Grover does Olneyville; Cuban in question

Offering proof positive that politics makes strange bedfellows, the December 12 visit to Rhode Island by leading conservative strategist Grover Norquist -- a benefit for the Ocean State Policy Research Institute -- is slated to take place at the Cuban Revolution in Olneyville! Holy black bean soup!

Maybe this (tickets run from $50 to $250 for a meet-and-greet) makes a little sense. The two-front Cuban Revolution was started, after all, by Ed Morabito, who worked as a key aide to former GOP Governor Lincoln Almond.

And as I wrote before, Norquist's appearance is quite a score for OSPRI, so it's no wonder that its leader, William J. Felkner, is pumped. As he recently wrote:

There are only two weeks left to the Holiday Freedom Celebration Dinner, hosted by the Ocean State Policy Research Institute. The featured speaker for the event will be Grover Norquist, president of Americans for Tax Reform (ATR).  Please order your tickets today.


You may have seen Grover on last night's Presidential You Tube Debate asking the candidates to take the Taxpayer Protection Pledge. He founded ATR in 1985 at the request of President Reagan. Since 1986, ATR has sponsored the Taxpayer Protection Pledge, a written promise by legislators and candidates for office that commits them to oppose any effort to increase the federal income taxes on individuals and businesses. 


Ocean State Policy Research Institute has taken the lead in protecting taxpayers in Rhode Island and is particularly focused on effective and efficient government.  OSPRI also continues the reform movement by sponsoring The Thursday Meeting - RI's version of Grover's Wednesday Meeting.


Please join us for an evening of drinks, dinner and stimulating discussion when our fellow "Counter Revolutionaries" meet at the Cuban Revolution restaurant on the evening of December 12th at 60 Valley Street in Providence.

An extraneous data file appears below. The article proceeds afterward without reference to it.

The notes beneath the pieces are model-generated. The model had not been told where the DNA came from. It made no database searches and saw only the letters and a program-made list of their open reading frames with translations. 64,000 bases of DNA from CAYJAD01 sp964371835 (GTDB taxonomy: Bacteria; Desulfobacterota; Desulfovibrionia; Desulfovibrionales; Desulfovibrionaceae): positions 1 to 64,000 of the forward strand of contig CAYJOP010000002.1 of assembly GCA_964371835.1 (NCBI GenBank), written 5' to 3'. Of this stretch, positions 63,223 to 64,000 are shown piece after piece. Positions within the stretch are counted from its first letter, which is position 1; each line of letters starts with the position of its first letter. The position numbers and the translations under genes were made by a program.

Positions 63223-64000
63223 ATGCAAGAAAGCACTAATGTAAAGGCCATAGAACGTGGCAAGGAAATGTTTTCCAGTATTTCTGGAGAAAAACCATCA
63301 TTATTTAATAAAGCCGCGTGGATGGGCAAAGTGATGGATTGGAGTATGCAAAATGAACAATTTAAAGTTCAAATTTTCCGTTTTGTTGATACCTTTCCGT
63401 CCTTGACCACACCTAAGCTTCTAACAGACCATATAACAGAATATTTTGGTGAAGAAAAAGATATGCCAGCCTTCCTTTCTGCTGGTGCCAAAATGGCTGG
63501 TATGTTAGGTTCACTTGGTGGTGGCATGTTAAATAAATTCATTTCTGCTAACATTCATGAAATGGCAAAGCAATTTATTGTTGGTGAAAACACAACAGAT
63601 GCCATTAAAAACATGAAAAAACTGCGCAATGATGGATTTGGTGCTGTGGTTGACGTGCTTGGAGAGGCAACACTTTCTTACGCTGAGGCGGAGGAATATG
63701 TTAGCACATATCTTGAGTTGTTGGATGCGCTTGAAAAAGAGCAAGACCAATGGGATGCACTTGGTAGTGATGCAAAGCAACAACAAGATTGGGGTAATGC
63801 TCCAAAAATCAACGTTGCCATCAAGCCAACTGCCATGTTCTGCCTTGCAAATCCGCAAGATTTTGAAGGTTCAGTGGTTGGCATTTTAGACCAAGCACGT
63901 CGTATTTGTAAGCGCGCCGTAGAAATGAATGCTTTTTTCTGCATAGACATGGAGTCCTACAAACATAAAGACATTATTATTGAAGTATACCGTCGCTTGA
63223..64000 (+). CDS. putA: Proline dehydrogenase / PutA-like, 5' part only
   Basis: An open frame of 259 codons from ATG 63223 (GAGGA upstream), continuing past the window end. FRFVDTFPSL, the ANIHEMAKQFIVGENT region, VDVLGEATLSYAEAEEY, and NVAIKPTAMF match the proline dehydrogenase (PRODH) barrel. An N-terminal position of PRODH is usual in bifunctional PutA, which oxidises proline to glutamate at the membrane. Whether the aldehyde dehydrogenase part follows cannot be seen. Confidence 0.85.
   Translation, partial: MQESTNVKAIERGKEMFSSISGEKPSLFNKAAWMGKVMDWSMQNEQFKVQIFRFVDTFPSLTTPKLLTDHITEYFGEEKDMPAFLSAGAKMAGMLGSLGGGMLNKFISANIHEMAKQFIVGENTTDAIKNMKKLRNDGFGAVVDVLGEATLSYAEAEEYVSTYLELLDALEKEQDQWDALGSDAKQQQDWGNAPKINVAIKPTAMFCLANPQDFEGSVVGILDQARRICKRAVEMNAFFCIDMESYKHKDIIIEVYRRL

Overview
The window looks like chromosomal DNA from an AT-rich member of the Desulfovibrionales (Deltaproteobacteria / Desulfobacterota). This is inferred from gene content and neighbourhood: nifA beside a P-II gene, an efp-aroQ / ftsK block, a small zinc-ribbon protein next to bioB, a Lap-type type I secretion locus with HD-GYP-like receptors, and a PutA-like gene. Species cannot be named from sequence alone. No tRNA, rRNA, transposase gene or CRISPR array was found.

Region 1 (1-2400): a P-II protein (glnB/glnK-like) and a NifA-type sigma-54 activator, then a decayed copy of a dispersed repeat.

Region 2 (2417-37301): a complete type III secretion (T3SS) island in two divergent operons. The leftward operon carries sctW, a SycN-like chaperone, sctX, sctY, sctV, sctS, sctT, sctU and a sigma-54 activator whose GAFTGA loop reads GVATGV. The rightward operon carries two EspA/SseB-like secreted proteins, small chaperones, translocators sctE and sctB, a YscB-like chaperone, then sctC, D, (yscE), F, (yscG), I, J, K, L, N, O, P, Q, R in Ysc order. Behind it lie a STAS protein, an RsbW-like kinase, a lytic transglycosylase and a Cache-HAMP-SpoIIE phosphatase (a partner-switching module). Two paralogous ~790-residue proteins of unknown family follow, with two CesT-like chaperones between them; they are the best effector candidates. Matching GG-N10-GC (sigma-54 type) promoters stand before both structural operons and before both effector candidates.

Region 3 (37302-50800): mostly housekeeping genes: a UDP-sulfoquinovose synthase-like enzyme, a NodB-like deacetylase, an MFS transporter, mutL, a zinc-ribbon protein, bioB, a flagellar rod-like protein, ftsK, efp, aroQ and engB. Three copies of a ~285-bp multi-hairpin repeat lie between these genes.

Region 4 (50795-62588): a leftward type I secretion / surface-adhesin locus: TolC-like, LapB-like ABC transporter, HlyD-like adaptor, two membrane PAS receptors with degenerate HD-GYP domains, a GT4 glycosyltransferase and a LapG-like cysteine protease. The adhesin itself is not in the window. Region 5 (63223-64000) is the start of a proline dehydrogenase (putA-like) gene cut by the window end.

Kindly RSVP by December 5, 2007. 

Still, the idea of Republicans gathering in a place inspired by Fidel Castro, hard by one of the main battlegrounds over gentrification in Providence, is rather odd (although it was a Democrat, John F. Kennedy, who seemed most energetic in trying to kill Fidel).

Some people in south Florida don't take kindly to the concept of Rhode Islanders having their arroz con pollo wraps in a place named for Castro. Emiliano Antunez, a Latino activist in the Sunshine State, wrote the following in 2005 (and don't even get the people on the Lots of Noise forum going):

Fidel Castro is not an aging hipster, he is a murderous thug who has sent thousands of people to their death. Castro is also a thief who pilfered private property (starting with his own mothers’ farm) and “intervened” in businesses both large and small. Che Guevara has been resurrected as a saintly historical figure when in reality “El Che” murdered dozens of people with his own hand (maybe that’s why the Bolivians shipped Che’s severed hands to Fidel, because they thought he might have use for them). If Che would have lived and realized his “dream,” millions more human beings would now be living under tyranny in impoverished conditions.  

I’m sure Cuban exiles and refugees based on their experiences could come up with a few items of their own to include in the Cuban Revolution’s menu selection, in order to make it more in tune with reality. Like “Lead Laden Flank Steak of Young Cuban Firing Squad Victim,” “Tender Caribbean Water Poached Cuban Infant Plucked from The Arms of His Dead Mother from the Wreckage of the 13th of March Tugboat,” “MIG Smoked Brothers to The Rescue Pilot,” or “Rafter Fed Atlantic Tiger Shark.”  

The Cuban Revolution is not some groovy abstraction; it has caused real death, torn real families apart, and confiscated people’s very real private property (including restaurants). It’s ironic that people would open an establishment in a quasi-capitalist location, idolizing another place where private property is non-existent. The owners ultimately have the right to name their restaurant whatever they please; the last thing we need is the state-backed PC police to step in with their own brand of totalitarian oppression. But those offended by the name “Cuban Revolution” can make a conscious choice not to patronize their establishment and to politely ask anyone who will listen not to do so either.

But the Rhode Island Republican Party and its supporters need to branch out, so maybe this is one way to do it.

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